Monday, October 22, 2012

October is Spookey Month: "The Slipped Mickey Click-Flip"

"The Slipped Mickey Click-Flip" by Doug Moench and Richard Corben first appeared in Creepy #54 (July, 1973) and readers seemed either to love it or hate it, if the letters pages for the next two issues are any indication.  And they must be; they're the letters pages for Creepy, which printed the story, for corn's sake.

But I have to admit I don't love this story.  It's a pretty good story, but I don't think it works as well as it could have.

A twisted mutant named Diment (as in "dementia") takes offense at a certain Dr. Nugent for trying to cure him of his insanity.  He takes over Creepy magazine and marginalizes poor, innocent Uncle Creepy himself to punish the doctor.  Diment does this by way of his "Click-Lick" device, the workings of which we never truly learn; he keeps turning away from us before using it.

I'm a fan of both Moench and Corben, and I admire them for their audacity in breaking the fourth wall-- and especially Corben for visually interpreting Moench's feverish, hallucinatory script.  They playfully push the boundaries of good taste-- even by the admittedly lax standards of mid-70s black and white horror magazines-- with gruesome images like eyeball-sucking butterflies and crazy-eyed trains that decapitate people.  Oh, and a woman who explodes into maggots.  I mean, if you like people who explode into maggots, you really need to buy Dark Horse's Creepy Archives #10 so you can experience this singular event rendered by Corben in full loving detail.  Never before have maggots looked so full-fleshed as they explode out of a comic book character's torso.  Gorgeous, gorgeous maggots.  Still, I thank my Uncle Creepy this story wasn't one of their color sections, which the magazine experimented with during this era, usually with Corben's art.

Unfortunately, a lot of the non sequitor dialogue seems forced and ham-fisted, sometimes repetitious ("idiot" is over-worked and begs for a week off in the Bahamas), Nugent and his wife are little more than puppets to the story and we never learn enough about them to develop any sympathy for them or become overly concerned with their plight.  But Diment himself is no prize, either.  I find him repulsive and off-putting.  I could see myself settling down on some moldy divan to listen to Uncle Creepy spin many a yarn, but once is enough with Diment.  More than enough.

Of course, "Slipped Mickey" is psimply a psick psychedelic romp, not meant to be taken seriously by any means, but as a supposedly enlightened 21st century citizen of the world, I can't help but find the depiction Diment's mental illness troubling and retrograde even for its time.  But I have to admit I apply this standard inconsistently.  What bothers me here might not in another story.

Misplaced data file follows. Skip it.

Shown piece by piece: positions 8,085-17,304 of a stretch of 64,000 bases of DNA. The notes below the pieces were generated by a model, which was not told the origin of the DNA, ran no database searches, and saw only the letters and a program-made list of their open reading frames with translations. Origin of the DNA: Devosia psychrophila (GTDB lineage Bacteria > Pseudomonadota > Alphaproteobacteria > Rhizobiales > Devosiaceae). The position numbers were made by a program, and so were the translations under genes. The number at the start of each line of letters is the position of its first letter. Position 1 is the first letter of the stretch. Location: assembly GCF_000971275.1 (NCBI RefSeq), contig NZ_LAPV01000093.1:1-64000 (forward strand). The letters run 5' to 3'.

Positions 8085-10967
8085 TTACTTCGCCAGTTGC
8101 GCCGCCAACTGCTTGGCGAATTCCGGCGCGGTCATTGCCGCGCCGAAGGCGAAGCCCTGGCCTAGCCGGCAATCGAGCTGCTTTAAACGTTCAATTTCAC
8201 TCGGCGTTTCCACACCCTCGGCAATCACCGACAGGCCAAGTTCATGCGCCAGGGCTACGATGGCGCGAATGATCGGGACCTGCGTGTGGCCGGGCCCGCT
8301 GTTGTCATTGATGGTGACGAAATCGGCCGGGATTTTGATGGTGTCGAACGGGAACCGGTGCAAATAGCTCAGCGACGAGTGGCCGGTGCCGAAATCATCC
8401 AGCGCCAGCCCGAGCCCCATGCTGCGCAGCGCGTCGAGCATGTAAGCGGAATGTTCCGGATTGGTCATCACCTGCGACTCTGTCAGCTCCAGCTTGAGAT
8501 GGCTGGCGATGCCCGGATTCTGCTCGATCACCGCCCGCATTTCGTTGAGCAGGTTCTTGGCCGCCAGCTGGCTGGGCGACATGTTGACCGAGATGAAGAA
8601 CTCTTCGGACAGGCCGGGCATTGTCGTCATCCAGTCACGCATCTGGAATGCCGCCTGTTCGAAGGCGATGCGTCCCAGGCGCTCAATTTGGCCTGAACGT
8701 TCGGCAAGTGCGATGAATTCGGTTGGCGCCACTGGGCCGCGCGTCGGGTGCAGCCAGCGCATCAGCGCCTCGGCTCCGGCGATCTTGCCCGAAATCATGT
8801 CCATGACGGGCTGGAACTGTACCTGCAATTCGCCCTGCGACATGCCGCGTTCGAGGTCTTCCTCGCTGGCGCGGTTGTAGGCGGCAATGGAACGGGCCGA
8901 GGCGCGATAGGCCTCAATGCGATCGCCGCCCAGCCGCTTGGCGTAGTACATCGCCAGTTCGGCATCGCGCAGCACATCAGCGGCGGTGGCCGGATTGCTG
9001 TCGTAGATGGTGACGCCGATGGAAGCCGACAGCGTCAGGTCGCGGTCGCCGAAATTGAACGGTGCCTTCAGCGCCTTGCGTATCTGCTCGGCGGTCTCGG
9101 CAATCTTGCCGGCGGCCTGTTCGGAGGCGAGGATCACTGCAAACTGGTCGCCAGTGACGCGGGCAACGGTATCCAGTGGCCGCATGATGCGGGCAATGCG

It's memorable as all get out, enough so you can find it in its entirety posted online and a few reminisces about it from fans who read it back in the day or in the years since and fell in love.  After all, for a horror story the only true mark of failure is boring readers to sleep, and "Slipped Mickey" definitely avoids that.  As you can see, the Creepy letters page in issue #56 (September, 1973) features nothing but praise for the story, with one reader calling it a masterpiece and Moench a genius and another praising it before opining it takes place entirely in Diment's mind (which is a comforting reading, I have to admit).  Negative reaction slips into the mix with a lone dissenter, who declares it "low class horror," then intensifies ever so slightly for Creepy #57 (November, 1973) when seven letters (out of 14) mention the months-old story, five praising it and two criticizing it.

One thing I enjoy about reading the Creepy letters pages-- even though we're now years past the point their relevancy died like poor ol' Dr. Nugent, his wife and even their dog-- is the editors weren't afraid to allow some nay-saying, and in this case actually spotlighted it with a sidebar box.  There's a feeling of some real give-and-take and that someone actually read the letters and put some thought into it, but also that the letters page is largely a forum for reader opinion without a lot of defensiveness from the Creepy staff, as if dare the readers to form their own opinions instead of just joining a praise-pack, that it was just as much the fans' comic as it was theirs.  You can imagine what the message boards would have been like had this taken place in today's Internet-savvy comic book society.

Oh, and before I leave you to Google search for this story and read it for yourselves-- to make up your own minds about it, just like Uncle Creepy would have it-- let me tell you this is exactly the kind of story that would have sent me off the rails for a few days if I'd read it as a child.  I had this stupid over-imaginative reaction to horror comics, especially stories as whimsically arbitrary as this one.  I can imagine little-me trying not to think much about Diment for fear of his being real, or somehow making him emerge from the comic book into our world and wreaking havoc on me specifically.  You just do not want to piss Diment off, and disapproving of him would probably be more than enough to earn his wrath

So I would have been sleeping with the lights on in my bedroom, picturing the happy little crazy train running over my head or killing my dog.  DC's House of Secrets and Weird War Tales were bad enough, Marvel's black and white Planet of the Apes magazines scared me as often as they thrilled me with adventure (especially with their house ads for Tales of the Zombie and even Unknown Worlds of Science Fiction, the latter featuring a Michael Moorcock story that crosses the border into blasphemy for those of us in the Bible Belt deep South).  I'm a little nervous even now, writing about it.

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